CAPITAL residents spend almost a quarter of their average annual income on rent, according to a new study charting the most expensive places to live and work in the UK.
Edinburgh came third behind London and Brighton in analysis of rent levels by online job board CV Library.
According to the report, the average monthly rent in the city is £463 – equating to around 23 per cent of the mean monthly salary. It’s the latest in a series of damning reports highlighting the soaring cost of living across the Capital.
The Evening News revealed in October how costs for private-sector rentals had skyrocketed by almost 40 per cent over the past seven years.
Local transport links including ScotRail and Lothian Buses announced fare increases over the past month.
The train provider announced fares would rise by more than 3 per cent later this month, while Lothian Buses revealed fares would rise for the first time in two years to £1.70 for a single journey.
The figures – calculated on the basis of two people splitting the monthly cost of a two-bedroom property – place Edinburgh top of the league for rental costs in Scotland.
Aberdeen was second was an average monthly rate of £317 while Glasgow was third with £301.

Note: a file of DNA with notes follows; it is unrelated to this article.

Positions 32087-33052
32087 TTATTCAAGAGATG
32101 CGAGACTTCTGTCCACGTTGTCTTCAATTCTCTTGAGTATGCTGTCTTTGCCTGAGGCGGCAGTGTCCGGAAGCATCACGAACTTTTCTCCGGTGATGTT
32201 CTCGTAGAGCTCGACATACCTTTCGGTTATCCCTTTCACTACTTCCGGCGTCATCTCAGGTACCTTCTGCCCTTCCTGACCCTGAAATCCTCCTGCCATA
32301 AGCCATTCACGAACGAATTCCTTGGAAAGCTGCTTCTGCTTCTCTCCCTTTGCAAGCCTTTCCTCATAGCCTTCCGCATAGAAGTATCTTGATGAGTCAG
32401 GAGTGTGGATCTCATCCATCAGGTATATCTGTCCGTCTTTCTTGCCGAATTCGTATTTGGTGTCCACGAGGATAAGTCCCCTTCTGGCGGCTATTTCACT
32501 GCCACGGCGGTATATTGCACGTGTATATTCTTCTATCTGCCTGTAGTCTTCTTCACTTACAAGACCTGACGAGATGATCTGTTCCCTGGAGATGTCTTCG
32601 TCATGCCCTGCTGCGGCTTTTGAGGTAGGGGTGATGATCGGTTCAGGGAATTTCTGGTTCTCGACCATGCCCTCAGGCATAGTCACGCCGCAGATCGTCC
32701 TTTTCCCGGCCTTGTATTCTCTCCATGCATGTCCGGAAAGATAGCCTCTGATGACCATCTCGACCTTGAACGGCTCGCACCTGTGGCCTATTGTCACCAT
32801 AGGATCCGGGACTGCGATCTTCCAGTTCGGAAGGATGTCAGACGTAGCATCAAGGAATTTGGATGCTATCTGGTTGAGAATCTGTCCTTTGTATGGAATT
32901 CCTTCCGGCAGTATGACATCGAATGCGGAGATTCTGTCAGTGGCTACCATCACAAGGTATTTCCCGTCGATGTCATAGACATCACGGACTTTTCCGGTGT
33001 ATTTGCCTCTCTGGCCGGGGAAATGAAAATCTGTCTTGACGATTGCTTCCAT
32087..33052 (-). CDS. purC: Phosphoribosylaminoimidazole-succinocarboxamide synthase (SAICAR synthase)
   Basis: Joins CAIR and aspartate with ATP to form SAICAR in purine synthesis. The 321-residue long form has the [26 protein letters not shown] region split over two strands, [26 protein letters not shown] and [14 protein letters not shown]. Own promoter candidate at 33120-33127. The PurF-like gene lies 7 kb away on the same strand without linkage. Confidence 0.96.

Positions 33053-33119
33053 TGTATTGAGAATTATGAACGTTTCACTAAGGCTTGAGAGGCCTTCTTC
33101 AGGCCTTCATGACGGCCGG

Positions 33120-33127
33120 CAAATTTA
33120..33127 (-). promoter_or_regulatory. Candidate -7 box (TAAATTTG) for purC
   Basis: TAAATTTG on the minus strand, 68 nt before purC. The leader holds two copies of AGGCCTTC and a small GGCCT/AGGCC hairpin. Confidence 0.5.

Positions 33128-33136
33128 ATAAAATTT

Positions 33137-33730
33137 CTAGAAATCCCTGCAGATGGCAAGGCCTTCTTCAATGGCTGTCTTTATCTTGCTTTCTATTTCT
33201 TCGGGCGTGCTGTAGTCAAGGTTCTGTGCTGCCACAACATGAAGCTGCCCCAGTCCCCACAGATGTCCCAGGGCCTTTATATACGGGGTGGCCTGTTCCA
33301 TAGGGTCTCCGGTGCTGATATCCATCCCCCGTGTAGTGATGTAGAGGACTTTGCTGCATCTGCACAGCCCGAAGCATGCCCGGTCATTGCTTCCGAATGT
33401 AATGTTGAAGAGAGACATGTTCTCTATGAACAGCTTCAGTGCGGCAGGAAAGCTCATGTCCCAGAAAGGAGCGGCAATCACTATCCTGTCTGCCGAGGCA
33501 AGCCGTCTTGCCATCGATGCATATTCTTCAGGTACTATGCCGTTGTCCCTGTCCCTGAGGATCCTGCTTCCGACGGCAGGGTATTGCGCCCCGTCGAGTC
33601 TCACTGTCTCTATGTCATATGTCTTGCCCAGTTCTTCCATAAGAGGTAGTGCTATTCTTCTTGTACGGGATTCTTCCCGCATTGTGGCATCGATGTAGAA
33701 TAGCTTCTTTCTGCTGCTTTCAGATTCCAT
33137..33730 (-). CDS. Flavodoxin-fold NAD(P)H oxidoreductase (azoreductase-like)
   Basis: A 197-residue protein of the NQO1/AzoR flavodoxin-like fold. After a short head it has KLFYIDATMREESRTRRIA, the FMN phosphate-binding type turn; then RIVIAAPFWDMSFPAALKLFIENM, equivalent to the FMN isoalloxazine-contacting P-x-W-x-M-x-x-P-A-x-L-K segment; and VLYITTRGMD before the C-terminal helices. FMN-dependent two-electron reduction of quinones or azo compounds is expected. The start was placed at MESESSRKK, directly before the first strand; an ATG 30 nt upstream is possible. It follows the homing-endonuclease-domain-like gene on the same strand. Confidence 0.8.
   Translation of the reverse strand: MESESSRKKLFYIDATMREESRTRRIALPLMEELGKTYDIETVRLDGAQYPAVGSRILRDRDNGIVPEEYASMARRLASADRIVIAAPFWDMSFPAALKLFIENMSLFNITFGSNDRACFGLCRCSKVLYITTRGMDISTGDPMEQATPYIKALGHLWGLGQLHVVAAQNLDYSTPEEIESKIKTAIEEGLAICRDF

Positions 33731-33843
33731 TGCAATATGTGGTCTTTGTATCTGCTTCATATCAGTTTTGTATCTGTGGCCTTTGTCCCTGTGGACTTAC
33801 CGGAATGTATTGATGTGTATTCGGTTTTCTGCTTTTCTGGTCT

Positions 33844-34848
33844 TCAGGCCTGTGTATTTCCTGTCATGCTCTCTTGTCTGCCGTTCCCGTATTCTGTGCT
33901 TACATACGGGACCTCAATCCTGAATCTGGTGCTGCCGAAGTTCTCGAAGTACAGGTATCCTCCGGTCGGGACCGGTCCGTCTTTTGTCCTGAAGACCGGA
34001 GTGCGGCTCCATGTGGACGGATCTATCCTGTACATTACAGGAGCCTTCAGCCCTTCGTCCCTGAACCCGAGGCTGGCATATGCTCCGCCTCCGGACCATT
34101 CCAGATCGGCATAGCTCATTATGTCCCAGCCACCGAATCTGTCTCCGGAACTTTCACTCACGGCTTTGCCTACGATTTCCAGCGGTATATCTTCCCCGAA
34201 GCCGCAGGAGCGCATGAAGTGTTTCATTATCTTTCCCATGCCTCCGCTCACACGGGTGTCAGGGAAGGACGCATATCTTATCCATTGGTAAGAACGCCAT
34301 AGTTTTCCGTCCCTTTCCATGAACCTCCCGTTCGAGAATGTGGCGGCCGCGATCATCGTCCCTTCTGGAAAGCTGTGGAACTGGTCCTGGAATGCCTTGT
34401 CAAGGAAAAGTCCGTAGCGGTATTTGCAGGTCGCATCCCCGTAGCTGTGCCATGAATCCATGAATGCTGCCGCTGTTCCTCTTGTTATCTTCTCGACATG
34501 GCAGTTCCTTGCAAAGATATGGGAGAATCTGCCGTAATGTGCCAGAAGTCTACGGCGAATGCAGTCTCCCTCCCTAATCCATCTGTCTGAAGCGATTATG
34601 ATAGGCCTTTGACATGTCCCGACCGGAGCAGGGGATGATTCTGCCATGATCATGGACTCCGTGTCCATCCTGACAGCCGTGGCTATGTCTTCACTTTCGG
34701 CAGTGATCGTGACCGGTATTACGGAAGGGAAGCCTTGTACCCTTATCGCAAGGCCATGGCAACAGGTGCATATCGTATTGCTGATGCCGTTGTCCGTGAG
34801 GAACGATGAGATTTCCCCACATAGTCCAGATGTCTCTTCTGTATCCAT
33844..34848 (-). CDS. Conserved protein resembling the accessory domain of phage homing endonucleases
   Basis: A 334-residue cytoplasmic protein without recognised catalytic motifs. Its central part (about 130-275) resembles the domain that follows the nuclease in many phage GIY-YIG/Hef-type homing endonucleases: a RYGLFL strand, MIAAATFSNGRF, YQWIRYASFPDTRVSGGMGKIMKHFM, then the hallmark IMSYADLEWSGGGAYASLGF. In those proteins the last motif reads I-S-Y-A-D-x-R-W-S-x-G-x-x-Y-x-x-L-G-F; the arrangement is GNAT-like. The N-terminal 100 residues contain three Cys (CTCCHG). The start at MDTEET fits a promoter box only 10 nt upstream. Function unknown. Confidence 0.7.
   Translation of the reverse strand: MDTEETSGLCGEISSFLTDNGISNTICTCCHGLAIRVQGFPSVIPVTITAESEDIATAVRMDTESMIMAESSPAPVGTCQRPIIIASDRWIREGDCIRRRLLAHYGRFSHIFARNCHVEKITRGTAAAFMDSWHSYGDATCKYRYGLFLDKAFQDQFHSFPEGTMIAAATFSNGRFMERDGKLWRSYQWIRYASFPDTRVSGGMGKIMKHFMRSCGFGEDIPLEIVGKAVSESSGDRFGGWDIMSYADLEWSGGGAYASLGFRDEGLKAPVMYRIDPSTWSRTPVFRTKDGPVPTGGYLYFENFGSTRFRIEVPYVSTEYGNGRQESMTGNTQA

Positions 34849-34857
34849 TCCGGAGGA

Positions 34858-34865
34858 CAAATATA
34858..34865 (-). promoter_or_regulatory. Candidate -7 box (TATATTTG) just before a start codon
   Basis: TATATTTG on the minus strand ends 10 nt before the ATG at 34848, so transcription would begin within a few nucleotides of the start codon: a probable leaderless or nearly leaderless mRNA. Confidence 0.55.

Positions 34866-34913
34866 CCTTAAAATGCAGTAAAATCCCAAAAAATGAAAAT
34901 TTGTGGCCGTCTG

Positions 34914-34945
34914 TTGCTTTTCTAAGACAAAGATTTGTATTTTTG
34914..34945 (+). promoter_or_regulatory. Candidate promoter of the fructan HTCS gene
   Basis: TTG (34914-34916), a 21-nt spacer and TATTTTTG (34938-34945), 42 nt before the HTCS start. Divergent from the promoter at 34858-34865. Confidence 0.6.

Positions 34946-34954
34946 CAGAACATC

However, the oil capital had the highest monthly pay, with workers earning an average of £2,301.
It placed Scottish cities well behind London, where renters experience monthly rents of around £836 a month, over 37 per cent of their monthly wage.
Green party economy spokesperson Councillor Claire Miller said: “This is the latest in a long line of reports which show the high toll that unaffordable housing places on our city economy.”
“With private rents having risen by 37 per cent in the last seven years, it is making the city a no-go zone for young people and people working in vital sectors like care.
“Furthermore, by pushing people outside of the city it puts even greater pressures on congested roads.
She continued: “Just today the council considered a proposal for action to address high rents.
“The report shows how urgently that action is needed and across the whole city.”
Lee Biggins, managing director of CV-Library, said: “Generation ‘rent’ is well and truly in full swing, and while some cities offer manageable living costs and generous pay packets, others could be pushing workers to breaking point.”
The study did not factor in additional costs on top of rent, such as council tax, electricity, water and gas bills, or other monthly outgoings including mobile phone and internet contracts, pension, transport and insurance.
People living in cities such as London, Brighton, Edinburgh and Bristol could be heading towards “debt levels” each month, said the report.